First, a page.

Last Sunday after Epiphany B
2 Kings 2:1-12
2 Corinthians 4:3-6
Mark 9: 2-9
On each of the mornings of this pilgrimage I just returned from, Bishop Rickel or Father Paul, the other leader of the pilgrimage, would begin the day with prayer on the bus. I was glad for this for it set the tone of the day. This meditation, by John O’Donohue was read on our third morning, as we departed our place on the Sea of Galilee.
The Sea of Galilee, which is not a sea at all, but a fresh-water lake, is the lowest freshwater lake on earth, at 695.8 feet below sea level. On this morning, our first destination was the top of Mount Tabor which is 2,000 feet above sea level. The mountaintop is one of the places where scholars believe the Transfiguration of our Lord took place. It is the most likely of three possibilities.
Northern Israel is a hilly and mountainous…not in the same way our Western Washington is, but it is fair to say that you go from way down to way up often. On this day, a cool and misty one, our bus let us off somewhat below the level of the summit. The road that takes one to the top is not for busses.
We waited there at the part-way up tourist stand, purchased hot coffee and scarves and other trinkets and waited for our rides to pick us up…37 of us in four vans. Our van was second, but when I saw the first van pull off to the side so we could go first, I knew we were in for a ride. Hairpin curves are never my thing…I don’t mind hiking them, when my joints are in good shape, but our driver had done these particular turns enough that he knew them well, and drove them rather like a LeMans racer would…going up the hill. We all sloshed around in the back and realized how high we were, relatively speaking…we could see the green of the northern valleys…and then a gentle enfolding mist surrounded us. And the parking lot…welcoming us to the Church of the Transfiguration. You see a photo of the inside of the church on the cover of our bulletin today.
I’m no stranger to high places. I rather like them. Hiking to them is best, but just being above, and in the place where the air is thin, and the vegetation…different…is being, for me, quite often….in a thin place…a place where the veil between human and divine is not as easy to determine. Mountaintop experiences are unique to mountaintops.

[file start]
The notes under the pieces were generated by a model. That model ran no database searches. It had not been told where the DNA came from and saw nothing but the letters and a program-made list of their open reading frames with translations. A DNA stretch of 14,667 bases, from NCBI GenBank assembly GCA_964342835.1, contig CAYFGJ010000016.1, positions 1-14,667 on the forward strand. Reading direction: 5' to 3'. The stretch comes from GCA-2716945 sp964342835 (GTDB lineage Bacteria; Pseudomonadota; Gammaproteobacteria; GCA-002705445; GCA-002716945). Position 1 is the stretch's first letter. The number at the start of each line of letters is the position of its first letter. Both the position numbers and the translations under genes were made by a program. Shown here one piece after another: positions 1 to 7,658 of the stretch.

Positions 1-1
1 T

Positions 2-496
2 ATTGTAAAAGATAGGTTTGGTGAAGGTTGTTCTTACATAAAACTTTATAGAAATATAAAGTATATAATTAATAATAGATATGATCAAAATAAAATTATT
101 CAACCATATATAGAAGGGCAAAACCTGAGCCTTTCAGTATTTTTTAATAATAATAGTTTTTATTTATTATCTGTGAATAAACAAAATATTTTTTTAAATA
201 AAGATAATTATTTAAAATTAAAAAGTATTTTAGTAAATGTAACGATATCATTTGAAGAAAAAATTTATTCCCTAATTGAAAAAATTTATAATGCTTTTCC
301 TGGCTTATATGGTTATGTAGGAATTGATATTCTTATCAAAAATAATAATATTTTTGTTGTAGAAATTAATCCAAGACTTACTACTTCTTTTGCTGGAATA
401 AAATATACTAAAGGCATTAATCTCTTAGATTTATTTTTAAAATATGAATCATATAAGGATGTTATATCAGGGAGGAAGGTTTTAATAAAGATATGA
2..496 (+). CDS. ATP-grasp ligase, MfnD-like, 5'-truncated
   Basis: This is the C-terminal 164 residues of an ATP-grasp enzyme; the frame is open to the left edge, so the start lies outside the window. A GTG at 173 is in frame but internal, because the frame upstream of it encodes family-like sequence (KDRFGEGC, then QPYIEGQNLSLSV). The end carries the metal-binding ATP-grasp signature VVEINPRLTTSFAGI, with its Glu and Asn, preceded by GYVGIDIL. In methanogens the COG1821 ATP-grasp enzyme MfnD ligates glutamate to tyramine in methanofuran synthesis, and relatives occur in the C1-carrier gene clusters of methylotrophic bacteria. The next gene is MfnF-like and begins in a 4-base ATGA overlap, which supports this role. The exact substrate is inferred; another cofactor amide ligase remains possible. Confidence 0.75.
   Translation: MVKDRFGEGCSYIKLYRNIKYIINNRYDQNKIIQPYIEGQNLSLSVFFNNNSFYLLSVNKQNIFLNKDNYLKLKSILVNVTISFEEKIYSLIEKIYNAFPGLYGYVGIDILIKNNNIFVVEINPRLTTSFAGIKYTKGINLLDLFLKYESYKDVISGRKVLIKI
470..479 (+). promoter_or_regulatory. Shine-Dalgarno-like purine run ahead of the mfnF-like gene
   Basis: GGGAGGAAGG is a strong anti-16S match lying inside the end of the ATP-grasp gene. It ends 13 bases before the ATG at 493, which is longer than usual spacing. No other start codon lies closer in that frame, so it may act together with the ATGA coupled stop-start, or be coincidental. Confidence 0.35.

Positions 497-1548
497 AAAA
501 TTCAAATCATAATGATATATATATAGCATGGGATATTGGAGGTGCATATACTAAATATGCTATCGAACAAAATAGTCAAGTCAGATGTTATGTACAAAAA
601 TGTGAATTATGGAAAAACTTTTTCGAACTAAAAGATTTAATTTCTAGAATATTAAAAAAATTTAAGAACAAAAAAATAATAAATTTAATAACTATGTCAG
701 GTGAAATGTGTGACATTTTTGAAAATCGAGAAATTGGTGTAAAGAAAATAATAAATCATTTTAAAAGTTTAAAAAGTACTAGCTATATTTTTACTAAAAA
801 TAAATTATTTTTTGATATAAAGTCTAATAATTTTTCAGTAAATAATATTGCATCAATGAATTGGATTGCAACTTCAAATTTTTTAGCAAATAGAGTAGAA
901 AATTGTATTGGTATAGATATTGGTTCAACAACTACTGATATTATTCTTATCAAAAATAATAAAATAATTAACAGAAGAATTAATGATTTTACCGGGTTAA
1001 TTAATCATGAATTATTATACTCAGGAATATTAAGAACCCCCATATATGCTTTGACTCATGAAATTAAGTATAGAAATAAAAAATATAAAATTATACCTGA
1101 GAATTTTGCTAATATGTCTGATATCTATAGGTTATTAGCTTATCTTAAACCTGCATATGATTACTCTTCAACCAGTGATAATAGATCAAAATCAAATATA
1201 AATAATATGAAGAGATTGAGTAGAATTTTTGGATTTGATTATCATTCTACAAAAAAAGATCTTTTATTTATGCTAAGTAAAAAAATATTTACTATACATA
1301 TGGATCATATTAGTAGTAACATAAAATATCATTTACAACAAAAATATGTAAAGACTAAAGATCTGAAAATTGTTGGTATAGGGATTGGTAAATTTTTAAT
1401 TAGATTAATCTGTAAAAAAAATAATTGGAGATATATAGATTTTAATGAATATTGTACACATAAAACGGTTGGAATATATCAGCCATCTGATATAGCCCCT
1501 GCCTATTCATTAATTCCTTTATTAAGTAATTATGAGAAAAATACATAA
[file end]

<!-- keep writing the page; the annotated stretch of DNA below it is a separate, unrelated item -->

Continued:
Mountaintop experiences in scripture are often places where God encounters humans and transforms them, sending them back down the mountain with a prophetic message. Noah’s Ark rested on a mountain, Abraham attempted the unthinkable death of his son Isaac on a mountain, the ten commandments were delivered to Moses on a mountain, and in Matthew’s gospel, Jesus teaches his followers the Sermon on the mount…and we could go on and on from there. Mountains have a special place of meeting for humans and God. And so it seemed to me that day.
A grayish mist made me glad I’d worn an extra layer of clothing as I strode, with my fellow pilgrims toward the church. The Church of the Transfiguration is minded, as many of the churches in Israel are, by Franciscan brothers. We were welcomed by one, and given a brief time to take photos, and then shone into one of the several small chapels for our communion service. Our non-Roman-Catholic status, we were not allowed to approach, let alone worship at the main altar, which is set somewhat below the level of the rest of the church, but we were offered wine and wafers for our Eucharist. We worshipped there in one of the smallest chapels I’ve been in, 33 pilgrims, two leaders, a bus driver and guide in a room probably designed for 20, at the top. It was a close experience. It was a mountaintop experience.